W.K. Stratton's definitive history of the making of The Wild Bunch, named one of the greatest Westerns of all time by the American Film Institute.
Sam Peckinpah's film The Wild Bunch is the story of a gang of outlaws who are one big steal from retirement. When their attempted train robbery goes awry, the gang flees to Mexico and falls in with a brutal general of the Mexican Revolution, who offers them the job of a lifetime. Conceived by a stuntman, directed by a blacklisted director, and shot in the sand and heat of the Mexican desert, the movie seemed doomed. Instead, it became an instant classic with a dark, violent take on the Western movie tradition.
Fifty years after its release, W.K. Stratton tells the fascinating history of the movie and documents for the first time the extraordinary contribution of Mexican and Mexican-American actors and crew members to its success. Shaped by infamous director Sam Peckinpah, and starring such visionary actors as William Holden, Ernest Borgnine, Edmond O'Brien, and Robert Ryan, the movie was also the product of an industry and a nation in transition. By 1968, when it was being filmed, the studio system that had perpetuated the myth of the valiant cowboy in movies like The Searchers had collapsed, and America was riled by Vietnam, race riots, and assassinations. The Wild Bunch spoke to the country when war and senseless violence seemed to define both domestic and international life. Stratton's The Wild Bunch is the authoritative history of the making of a movie and the era behind it.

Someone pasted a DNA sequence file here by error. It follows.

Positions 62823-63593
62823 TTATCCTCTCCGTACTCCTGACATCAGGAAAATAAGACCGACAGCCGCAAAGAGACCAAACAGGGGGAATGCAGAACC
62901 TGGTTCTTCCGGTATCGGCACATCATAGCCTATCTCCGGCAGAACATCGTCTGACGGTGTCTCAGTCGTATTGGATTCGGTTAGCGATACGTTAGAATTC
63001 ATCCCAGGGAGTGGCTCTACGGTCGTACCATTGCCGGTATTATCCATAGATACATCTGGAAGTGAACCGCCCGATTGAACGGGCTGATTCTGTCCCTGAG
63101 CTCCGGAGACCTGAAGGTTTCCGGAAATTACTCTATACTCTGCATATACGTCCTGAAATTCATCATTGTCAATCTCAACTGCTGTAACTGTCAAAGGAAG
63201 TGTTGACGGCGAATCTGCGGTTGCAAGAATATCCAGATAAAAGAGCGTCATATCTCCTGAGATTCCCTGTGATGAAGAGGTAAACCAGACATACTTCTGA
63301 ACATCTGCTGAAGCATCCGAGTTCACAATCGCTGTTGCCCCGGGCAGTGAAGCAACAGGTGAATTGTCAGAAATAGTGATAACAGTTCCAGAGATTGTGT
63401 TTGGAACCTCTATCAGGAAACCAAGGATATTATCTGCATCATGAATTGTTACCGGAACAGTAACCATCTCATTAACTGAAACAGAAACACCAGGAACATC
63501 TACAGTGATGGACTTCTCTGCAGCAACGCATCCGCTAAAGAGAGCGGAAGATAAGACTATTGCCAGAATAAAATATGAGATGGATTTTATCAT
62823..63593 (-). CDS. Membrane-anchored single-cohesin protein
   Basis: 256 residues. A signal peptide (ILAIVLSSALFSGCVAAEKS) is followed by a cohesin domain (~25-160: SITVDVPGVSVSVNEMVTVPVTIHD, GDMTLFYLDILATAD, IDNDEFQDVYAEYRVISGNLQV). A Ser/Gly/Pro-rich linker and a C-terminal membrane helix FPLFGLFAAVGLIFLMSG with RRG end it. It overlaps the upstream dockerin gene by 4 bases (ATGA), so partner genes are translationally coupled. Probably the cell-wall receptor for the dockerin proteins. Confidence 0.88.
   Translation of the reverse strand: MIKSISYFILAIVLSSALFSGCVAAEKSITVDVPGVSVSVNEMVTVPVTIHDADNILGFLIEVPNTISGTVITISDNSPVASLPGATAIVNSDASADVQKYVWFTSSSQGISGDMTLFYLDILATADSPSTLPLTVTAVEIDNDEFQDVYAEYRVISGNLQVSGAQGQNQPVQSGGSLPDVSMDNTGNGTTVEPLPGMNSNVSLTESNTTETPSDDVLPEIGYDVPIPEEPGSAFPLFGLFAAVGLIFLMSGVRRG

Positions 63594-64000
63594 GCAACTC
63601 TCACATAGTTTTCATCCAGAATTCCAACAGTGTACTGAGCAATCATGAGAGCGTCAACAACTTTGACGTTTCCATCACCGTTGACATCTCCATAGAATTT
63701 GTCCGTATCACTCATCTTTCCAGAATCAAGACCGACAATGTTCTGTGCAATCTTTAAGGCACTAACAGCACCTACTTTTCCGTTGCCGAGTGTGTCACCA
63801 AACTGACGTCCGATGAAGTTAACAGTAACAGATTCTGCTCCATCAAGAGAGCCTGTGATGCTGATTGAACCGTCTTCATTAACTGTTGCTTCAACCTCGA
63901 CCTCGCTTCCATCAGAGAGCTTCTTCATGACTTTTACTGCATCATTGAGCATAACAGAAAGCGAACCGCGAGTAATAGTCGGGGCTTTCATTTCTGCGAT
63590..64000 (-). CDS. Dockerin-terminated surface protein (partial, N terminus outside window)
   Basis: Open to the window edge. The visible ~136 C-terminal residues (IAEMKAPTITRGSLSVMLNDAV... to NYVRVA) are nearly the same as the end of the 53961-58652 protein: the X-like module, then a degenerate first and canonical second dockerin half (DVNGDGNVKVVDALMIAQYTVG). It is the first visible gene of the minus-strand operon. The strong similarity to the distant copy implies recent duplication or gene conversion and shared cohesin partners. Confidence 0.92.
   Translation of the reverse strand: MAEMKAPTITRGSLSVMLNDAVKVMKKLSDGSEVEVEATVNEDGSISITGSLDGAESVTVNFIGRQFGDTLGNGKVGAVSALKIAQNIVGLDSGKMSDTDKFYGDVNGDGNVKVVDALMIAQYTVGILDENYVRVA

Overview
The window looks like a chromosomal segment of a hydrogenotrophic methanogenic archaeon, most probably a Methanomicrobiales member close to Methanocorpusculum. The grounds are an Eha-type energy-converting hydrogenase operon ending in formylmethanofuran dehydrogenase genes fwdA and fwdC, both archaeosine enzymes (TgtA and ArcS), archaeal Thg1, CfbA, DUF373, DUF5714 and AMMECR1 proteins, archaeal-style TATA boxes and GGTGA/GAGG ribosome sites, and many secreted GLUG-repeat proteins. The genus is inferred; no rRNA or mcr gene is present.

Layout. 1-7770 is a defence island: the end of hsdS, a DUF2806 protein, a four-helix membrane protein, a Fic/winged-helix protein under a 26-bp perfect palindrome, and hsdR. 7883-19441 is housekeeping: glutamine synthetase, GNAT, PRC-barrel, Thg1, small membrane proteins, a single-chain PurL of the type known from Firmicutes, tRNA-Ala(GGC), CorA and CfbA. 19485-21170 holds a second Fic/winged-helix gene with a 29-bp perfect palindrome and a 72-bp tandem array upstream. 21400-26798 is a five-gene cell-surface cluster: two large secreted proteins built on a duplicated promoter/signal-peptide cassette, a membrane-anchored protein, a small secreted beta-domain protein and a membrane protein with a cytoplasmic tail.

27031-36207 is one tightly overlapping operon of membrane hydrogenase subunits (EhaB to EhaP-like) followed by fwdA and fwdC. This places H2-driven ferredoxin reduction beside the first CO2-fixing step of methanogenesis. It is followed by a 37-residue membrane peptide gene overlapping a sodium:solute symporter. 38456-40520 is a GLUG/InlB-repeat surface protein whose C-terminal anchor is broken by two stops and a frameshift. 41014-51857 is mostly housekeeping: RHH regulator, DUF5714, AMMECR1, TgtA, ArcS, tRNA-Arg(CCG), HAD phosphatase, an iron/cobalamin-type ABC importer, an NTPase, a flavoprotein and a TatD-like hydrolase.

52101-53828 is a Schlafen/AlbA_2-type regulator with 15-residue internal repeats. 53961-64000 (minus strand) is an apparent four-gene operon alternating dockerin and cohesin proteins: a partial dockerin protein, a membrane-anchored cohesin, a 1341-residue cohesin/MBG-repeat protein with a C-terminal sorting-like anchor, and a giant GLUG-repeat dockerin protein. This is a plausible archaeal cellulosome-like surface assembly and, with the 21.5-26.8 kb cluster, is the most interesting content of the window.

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Date of Publication: 07/05/2020